Role of state transportation infrastructure: Washington State plays a significant role in facilitating fossil fuel export and the import of equipment related to its extraction, transport, and refinement. Much of the pressure to expand port infrastructure in the State relates to burgeoning extraction of fossil fuels in the interior West. The State should not allow the development of coal, oil or natural gas terminals nor allow the transport of oversized equipment on its highways and waterways destined to the Canadian tar sands—transport which State taxpayers are in fact subsidizing.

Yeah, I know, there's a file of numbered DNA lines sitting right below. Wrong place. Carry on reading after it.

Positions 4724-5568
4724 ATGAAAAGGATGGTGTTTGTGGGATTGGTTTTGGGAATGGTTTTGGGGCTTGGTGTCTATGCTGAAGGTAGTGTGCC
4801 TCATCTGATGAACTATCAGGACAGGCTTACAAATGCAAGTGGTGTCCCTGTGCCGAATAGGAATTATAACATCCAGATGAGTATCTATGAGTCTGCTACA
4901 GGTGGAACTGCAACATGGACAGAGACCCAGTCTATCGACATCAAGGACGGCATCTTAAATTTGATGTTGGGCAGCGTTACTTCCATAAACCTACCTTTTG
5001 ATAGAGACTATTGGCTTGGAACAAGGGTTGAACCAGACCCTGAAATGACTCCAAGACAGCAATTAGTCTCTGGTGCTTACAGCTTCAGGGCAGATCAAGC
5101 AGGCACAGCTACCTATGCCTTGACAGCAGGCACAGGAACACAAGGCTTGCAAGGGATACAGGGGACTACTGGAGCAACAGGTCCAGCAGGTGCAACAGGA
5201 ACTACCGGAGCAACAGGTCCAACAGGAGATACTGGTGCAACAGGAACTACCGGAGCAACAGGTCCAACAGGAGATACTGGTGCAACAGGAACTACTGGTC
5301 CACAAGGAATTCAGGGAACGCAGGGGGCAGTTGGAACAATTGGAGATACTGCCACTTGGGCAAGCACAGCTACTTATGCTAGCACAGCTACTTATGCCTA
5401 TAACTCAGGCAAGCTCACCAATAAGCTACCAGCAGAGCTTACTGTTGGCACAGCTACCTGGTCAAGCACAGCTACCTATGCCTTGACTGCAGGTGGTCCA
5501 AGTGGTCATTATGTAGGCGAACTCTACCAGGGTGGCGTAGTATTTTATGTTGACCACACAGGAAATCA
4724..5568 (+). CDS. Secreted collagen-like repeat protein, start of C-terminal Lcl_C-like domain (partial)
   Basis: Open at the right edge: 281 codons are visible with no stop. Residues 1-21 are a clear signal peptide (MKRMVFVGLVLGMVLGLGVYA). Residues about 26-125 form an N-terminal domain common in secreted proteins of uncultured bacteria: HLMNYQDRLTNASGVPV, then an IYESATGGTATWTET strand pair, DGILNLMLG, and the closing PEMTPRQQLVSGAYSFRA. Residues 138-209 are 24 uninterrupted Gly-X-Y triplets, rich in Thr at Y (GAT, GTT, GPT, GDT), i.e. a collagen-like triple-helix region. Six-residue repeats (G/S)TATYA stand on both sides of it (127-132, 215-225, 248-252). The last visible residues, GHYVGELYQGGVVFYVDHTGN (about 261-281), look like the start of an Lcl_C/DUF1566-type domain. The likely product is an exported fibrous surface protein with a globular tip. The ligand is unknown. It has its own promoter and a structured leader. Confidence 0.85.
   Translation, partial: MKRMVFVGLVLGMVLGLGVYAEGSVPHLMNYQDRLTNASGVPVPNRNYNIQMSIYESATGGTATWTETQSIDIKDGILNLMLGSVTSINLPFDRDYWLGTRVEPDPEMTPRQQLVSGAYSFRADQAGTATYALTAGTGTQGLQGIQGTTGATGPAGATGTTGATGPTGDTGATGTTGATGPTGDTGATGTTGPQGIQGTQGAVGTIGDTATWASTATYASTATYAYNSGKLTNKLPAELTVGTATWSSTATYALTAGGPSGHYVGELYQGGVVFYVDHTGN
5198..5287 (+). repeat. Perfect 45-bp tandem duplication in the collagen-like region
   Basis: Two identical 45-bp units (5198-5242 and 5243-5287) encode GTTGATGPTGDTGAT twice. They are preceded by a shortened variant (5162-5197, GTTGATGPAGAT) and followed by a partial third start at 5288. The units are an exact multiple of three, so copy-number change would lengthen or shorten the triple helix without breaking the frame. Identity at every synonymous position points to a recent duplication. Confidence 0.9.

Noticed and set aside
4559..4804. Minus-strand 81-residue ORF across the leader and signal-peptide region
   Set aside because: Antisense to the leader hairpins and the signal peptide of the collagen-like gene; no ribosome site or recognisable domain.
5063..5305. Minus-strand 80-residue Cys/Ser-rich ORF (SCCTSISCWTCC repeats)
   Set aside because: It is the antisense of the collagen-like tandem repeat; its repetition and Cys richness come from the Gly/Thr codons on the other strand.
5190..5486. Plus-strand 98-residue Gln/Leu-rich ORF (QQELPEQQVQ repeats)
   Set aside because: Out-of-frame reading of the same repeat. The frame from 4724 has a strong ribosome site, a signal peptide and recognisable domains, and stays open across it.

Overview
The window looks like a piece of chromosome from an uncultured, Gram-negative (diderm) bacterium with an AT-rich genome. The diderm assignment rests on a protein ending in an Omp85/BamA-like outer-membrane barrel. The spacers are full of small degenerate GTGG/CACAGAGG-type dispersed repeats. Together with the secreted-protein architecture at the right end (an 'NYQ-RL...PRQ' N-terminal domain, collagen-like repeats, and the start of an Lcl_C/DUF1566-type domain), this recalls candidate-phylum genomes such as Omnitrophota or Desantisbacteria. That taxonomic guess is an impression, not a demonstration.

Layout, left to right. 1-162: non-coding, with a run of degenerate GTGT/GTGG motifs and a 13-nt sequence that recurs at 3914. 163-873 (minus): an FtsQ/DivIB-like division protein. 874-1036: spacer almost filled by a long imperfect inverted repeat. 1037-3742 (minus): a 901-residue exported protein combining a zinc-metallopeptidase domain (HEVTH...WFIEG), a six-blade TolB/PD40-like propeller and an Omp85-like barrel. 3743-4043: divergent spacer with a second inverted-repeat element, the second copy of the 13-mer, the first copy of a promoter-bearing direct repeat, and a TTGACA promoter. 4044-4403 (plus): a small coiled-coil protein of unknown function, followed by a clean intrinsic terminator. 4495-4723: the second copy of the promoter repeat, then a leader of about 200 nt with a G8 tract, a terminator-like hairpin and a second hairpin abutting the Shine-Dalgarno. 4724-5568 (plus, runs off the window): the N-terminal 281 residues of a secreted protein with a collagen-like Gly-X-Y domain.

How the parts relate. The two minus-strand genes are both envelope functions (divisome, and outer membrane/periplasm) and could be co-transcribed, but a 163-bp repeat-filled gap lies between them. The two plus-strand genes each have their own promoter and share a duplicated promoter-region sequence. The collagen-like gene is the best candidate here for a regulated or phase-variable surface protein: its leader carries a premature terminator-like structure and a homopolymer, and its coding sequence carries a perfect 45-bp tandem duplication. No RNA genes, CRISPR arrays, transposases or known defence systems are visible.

Infrastructure permits should require assessment of cumulative GHG impacts: Such port projects typically require an Army Corps of Engineers or State Department of Ecology permit or certification, and the issuance of such a permit usually involves public meeting, review and comment processes. When commenting on such a project, it is important to note its impact on air and water quality, as well as on federal- and State-protected species, due to the role of the project in facilitating the emission of GHGs. These individual and cumulative impacts are relevant to the nation’s environmental laws, such as the Clean Air and Water Acts, Endangered Species Act, and National and State Environmental Policy Acts, among numerous others. Such GHG and cumulative impacts go beyond those that have traditionally been considered for such projects.